Alzheimers disease (AD) is the leading cause of dementia in elderly people. It is a progressive, degenerative and irreversible brain disorder causing cognitive impairment, confusion, disorientation, personality and behavior change, and eventually death. It is characterized by three main stages of progression: mild, moderate and severe. The prevalence rate of Alzheimers disease is estimated at 26 million people worldwide (status 2007). No other risk factor than age is currently known and scientifically confirmed, so that with a growing elderly population the number of affected people increases steadily. Consequently, the prevalence rate of AD is expected to quadruple by 2050.
As AD is a highly care intensive disease, it has a huge economic and social impact. The average annual costs to third-party payers are currently estimated to be about $ 21K per patient or five-fold higher as compared to healthy groups.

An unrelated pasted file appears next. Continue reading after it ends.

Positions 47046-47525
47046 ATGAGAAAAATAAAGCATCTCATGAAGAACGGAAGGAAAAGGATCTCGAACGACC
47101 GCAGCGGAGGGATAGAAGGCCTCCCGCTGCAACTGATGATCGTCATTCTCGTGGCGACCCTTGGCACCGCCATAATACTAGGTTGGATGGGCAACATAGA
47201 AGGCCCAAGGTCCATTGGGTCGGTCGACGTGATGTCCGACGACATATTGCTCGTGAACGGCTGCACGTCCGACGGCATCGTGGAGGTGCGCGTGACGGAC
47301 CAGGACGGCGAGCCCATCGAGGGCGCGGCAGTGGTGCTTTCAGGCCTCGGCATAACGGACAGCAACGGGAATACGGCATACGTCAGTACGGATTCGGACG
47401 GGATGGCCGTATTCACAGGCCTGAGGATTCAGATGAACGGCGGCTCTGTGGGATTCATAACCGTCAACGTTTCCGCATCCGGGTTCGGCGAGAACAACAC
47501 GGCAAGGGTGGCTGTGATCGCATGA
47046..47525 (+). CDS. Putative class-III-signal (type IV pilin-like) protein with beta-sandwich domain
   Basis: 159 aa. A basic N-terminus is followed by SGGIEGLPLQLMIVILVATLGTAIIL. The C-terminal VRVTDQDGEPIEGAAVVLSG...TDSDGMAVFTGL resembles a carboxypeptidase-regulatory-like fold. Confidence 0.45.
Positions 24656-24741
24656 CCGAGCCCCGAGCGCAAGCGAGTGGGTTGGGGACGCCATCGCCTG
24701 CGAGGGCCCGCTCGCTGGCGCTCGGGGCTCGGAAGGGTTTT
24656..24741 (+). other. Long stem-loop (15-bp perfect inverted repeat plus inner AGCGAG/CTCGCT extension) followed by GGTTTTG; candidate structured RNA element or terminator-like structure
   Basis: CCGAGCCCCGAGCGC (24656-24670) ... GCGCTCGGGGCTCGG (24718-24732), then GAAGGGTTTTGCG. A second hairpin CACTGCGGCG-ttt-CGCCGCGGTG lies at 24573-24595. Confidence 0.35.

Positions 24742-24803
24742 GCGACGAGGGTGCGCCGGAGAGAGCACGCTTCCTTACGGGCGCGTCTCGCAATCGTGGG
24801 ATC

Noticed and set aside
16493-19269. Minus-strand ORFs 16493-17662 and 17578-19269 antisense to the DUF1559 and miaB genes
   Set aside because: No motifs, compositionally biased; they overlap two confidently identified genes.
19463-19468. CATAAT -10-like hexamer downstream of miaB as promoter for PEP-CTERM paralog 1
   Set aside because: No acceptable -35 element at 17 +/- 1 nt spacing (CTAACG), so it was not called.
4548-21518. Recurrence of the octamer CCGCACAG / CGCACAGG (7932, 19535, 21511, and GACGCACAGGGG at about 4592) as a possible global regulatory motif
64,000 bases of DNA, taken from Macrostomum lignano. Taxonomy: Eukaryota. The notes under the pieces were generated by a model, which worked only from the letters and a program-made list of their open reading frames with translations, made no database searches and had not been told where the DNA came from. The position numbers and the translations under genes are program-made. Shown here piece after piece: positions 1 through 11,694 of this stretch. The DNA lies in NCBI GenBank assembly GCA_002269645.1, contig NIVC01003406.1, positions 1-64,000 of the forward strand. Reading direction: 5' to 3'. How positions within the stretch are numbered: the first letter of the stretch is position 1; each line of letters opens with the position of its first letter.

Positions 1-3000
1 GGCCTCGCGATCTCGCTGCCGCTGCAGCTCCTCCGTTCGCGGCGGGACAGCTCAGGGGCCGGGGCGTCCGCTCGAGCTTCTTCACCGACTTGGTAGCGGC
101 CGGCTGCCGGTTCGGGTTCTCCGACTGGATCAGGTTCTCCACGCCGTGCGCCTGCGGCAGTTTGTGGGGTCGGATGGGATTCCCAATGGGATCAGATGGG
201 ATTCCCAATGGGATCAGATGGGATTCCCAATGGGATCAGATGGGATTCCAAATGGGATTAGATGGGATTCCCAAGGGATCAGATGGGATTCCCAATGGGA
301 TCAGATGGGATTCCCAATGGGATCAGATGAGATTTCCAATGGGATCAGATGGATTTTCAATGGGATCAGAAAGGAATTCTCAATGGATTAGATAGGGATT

While the underlying molecular mechanisms are poorly understood, AD is pathologically defined by massive loss of neurons and the appearance of two kinds of protein aggregates in the brains of patients, neurofibrillary tangles and senile plaques. The major constituents of neurofibrillary tangles are aberrantly cleaved and phosphorylated versions of Tau, a protein, which normally is required for the maintenance of proper neuronal architecture. Senile plaques consist of aggregated, highly neurotoxic Amyloid beta peptides (Abeta or Aβ), which are generated from a precursor protein, APP, through proteolytic cleavage by a variety of enzymes. The normal function of APP is, however, not yet fully understood.
While Abeta and Tau are also the major drivers of academic research directed at the elucidation of the underlying molecular defects causing the disease, the inhibition of the production of Abeta or the aberrant phosphorylation of Tau are in the focus of most AD drug discovery programs pharmaceutical and biotechnology companies.